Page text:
Amniotic fluid inflammatory cytokines (interleukin-6, interleukin-1beta, and tumor necrosis factor-alpha), neonatal brain white matter lesions, and cerebral palsy.
B. Yoon, J. Jun, R. Romero, K. Park, R. Gomez, J. Choi, and I. Kim.
Am J Obstet Gynecol 177 (1): 19--26 (July 1997)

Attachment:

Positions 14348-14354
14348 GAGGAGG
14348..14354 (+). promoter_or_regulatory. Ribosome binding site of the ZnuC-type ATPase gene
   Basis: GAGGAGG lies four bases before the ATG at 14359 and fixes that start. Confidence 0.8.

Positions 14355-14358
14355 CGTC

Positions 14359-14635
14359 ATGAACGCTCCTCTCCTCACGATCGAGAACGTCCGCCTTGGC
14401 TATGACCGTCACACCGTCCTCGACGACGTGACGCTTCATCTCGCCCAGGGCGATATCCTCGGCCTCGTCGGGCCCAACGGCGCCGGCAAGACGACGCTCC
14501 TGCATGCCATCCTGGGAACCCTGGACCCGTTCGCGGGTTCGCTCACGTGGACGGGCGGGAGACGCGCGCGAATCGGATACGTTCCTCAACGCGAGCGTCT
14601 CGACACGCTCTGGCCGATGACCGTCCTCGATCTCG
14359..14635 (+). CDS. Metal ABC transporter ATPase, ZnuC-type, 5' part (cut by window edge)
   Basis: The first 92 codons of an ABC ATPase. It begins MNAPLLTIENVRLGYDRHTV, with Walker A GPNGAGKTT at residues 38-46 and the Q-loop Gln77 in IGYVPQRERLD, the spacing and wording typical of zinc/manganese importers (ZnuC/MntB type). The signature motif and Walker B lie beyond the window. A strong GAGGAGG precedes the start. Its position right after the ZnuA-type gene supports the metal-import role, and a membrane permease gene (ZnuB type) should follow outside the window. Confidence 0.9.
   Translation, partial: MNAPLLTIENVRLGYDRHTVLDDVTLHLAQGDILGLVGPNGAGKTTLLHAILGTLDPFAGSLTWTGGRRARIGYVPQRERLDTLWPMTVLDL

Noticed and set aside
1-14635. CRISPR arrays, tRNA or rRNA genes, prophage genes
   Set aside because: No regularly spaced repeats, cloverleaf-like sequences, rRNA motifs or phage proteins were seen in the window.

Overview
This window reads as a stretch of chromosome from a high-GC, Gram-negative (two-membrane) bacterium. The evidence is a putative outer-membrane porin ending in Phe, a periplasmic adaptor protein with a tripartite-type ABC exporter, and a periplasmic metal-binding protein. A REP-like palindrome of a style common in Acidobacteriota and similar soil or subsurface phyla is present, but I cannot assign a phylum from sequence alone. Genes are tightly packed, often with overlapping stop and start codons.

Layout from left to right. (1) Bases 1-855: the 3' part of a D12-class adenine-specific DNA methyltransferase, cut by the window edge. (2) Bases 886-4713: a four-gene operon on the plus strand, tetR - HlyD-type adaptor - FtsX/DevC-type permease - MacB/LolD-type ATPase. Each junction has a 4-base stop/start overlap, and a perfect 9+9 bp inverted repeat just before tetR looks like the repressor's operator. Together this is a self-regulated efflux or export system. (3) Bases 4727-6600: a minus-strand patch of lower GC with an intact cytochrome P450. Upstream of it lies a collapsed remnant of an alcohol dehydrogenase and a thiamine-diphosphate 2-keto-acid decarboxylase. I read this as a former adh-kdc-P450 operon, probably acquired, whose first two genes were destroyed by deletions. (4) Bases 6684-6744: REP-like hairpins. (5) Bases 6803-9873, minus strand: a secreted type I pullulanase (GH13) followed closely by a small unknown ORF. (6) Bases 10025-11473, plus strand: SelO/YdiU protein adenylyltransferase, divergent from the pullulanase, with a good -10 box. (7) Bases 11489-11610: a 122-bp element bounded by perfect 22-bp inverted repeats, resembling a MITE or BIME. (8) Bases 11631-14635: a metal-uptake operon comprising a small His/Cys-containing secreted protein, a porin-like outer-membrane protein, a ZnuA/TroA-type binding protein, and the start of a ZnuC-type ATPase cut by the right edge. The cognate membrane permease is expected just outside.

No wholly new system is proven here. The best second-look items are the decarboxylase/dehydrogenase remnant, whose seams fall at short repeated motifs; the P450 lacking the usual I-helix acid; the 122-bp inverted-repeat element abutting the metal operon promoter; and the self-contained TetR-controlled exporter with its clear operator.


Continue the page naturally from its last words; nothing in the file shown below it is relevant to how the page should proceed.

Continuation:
OBJECTIVE: Ultrasonographically detectable neonatal brain white matter lesions are the most important identifiable risk factor for cerebral palsy. Inflammatory cytokines released during the course of intrauterine infections have been implicated in the genesis of brain white matter lesions and subsequent cerebral palsy. This study was undertaken to determine whether fetuses who subsequently were diagnosed to have periventricular brain white matter lesions could be identified by determining the concentrations of inflammatory cytokines in the amniotic fluid. STUDY DESIGN: Women with complicated preterm gestations underwent amniocentesis for clinical indications. Amniotic fluid concentrations of tumor necrosis factor-alpha, interleukin-1beta, interleukin-6, and the natural interleukin-1 receptor antagonist were determined by immunoassay. Periventricular white matter lesions of the neonate were diagnosed by neurosonography. Univariate and multivariate analyses were conducted. RESULTS: Ninety-four women and their neonates were included in the study; white matter lesions were diagnosed in 24\% (23/94) of the newborns. The mothers of newborns with brain white matter lesions had higher median concentrations of tumor necrosis factor-alpha, interleukin-1beta, and interleukin-6 (but not interleukin-1 receptor antagonist) in amniotic fluid than did those who were delivered of newborns without white matter lesions (p < 0.01 for each). Acute histologic chorioaminionitis was more common in the placentas of neonate with white matter lesions than in those without these lesions (82\% 18/22 vs 42\% 30/71, p < 0.005). Neonates with white matter lesions were delivered at a lower mean gestational age and birth weight and had a higher rate of significant complications (including respiratory distress syndrome, intraventricular hemorrhage, and infection-related complications) than did those without white matter lesions. The differences in median interleukin-1beta and interleukin-6 levels between these two groups remained significant after adjustment for gestational age and birth weight (interleukin-6: odds ratio 5.7, 95\% confidence interval 1.3 to 24.4; interleukin-1beta: odds ratio 4.4, 95\% confidence interval 1.1 to 17.0). Of the 94 newborns included in this study, 11 died before age 6 months and eight had cerebral palsy; all eight had white matter lesions and elevated cytokine levels in amniotic fluid. Histologic chorioamnionitis was more common in the placentas of neonates with cerebral palsy than in those without cerebral palsy (86\% 6/7 vs 44\% 33/75, p < 0.05). CONCLUSIONS: Infants at risk for development of brain white matter lesions can be identified by the concentrations of interleukin-6 and interleukin-1beta in amniotic fluid. Our findings support the hypothesis that inflammatory cytokines released during the course of intrauterine infection play a role in the genesis of brain white matter lesions.
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